The colorful flower seeds I so excitedly picked out from Renee’s Garden catalog arrived in the mail on Saturday. The box of 1,000 Jiffy peat pellets I ordered in a moment of winter madness arrives tomorrow. And, over the weekend, I frantically dug out the heat mats and light cart from the depths of my basement, so I’m all ready for seed-starting and for spring which, by the way, arrives in 14 days. What an optimist I am!Last Saturday, I spent a very interesting morning over at the Quogue Wildlife Refuge taking the first step toward my certification as a master naturalist.
And, just in case you are interested in doing the same, here is a little information on the course. The Quality Parks Master Naturalist Program is designed to develop a cadre of citizen conservation stewards who are dedicated to nature education and land stewardship, and who will serve as advocates of Long Island’s natural areas.
Through the organization’s wide-ranging nature education curriculum, master naturalists will gain the knowledge, tools and experience to care for the health and vitality of our island’s natural world, participating in projects that will help to improve business and environmental conditions by balancing social, economic and environmental concerns. For more information, visit www.qualityparks.org/home.
And, while I’m on an environmental theme, please add milkweed plants to your garden this year. Milkweeds, the host plants of monarch butterflies, are essential to their survival. Three good and easily available choices are butterfly milkweed (Asclepias tuberosa), common milkweed (Asclepias syriaca) and swamp milkweed (Asclepias incarnata).
Our monarch butterflies are truly in danger of disappearing and, according to the World Wildlife Fund, in 1996, monarchs covered approximately 44 acres in Mexico. Today, this beautiful butterfly covers slightly more than one acre. Visit Monarch Watch at www.monarchwatch.org and click on “Monarch Population Status” for a mind-blowing graph of how quickly their numbers are diminishing.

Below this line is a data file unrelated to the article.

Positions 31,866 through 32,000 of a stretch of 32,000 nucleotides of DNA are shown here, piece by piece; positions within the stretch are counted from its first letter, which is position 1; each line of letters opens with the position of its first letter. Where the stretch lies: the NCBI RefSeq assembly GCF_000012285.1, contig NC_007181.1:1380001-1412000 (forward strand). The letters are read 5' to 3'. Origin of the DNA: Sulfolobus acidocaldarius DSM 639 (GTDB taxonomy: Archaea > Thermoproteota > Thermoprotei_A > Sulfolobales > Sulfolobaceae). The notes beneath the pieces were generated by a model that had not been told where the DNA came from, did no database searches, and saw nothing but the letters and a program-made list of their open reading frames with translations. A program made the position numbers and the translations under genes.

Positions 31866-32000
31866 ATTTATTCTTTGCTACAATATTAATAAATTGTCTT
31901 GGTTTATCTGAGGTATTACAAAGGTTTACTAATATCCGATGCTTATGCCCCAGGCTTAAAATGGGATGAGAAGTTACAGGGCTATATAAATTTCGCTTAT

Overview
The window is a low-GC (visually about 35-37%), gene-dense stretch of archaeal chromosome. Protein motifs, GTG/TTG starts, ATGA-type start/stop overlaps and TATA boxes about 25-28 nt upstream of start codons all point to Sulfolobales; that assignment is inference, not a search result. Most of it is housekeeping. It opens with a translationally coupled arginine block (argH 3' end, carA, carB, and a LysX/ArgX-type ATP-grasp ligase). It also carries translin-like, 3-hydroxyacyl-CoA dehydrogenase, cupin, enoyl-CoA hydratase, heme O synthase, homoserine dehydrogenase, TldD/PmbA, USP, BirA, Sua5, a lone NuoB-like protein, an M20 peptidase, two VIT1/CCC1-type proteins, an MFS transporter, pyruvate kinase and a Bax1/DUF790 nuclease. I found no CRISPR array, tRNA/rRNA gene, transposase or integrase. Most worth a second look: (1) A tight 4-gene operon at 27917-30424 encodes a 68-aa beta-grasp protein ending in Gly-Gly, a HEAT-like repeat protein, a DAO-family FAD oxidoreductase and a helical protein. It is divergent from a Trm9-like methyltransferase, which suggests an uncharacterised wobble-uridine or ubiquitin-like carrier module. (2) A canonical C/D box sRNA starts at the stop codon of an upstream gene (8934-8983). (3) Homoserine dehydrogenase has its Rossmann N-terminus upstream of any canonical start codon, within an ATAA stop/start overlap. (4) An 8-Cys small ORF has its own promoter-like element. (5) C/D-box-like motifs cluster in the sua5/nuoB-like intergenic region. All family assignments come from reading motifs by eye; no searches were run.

And getting back to one of the reasons I love writing this column! Congratulations go out to another one of our bright stars. Avalon Vanderslice made the dean’s list at Stevenson University in Maryland. She is the daughter of Chad and Kris Vanderslice of East Quogue. Way to go, Avalon!
Saturday, March 8: Zima! returns to the Quogue Wildlife Refuge at 3:30 p.m. A creation of the Neo-Political Cowgirls, an acclaimed professional acting and dance troupe from the East End, the show is a series of magical vignettes starring humans, sculptures and displays in the refuge’s forest. (Rain date is Sunday, March 9.) Call (631) 653-4771 for details.
Wednesday, March 12: The East Quogue Citizens Advisory Committee meets at 7 p.m. in the library of the East Quogue Elementary School on Central Avenue.
Saturday, March 15: The Quogue Library Film Feast features the 2012 documentary “Somm.” The feast begins at 6:30 p.m., and the film at 7:15 p.m. There is a $5 “out of district” fee. For information and reservations, call (631) 653-4224, or visit www.quoguelibrary.org.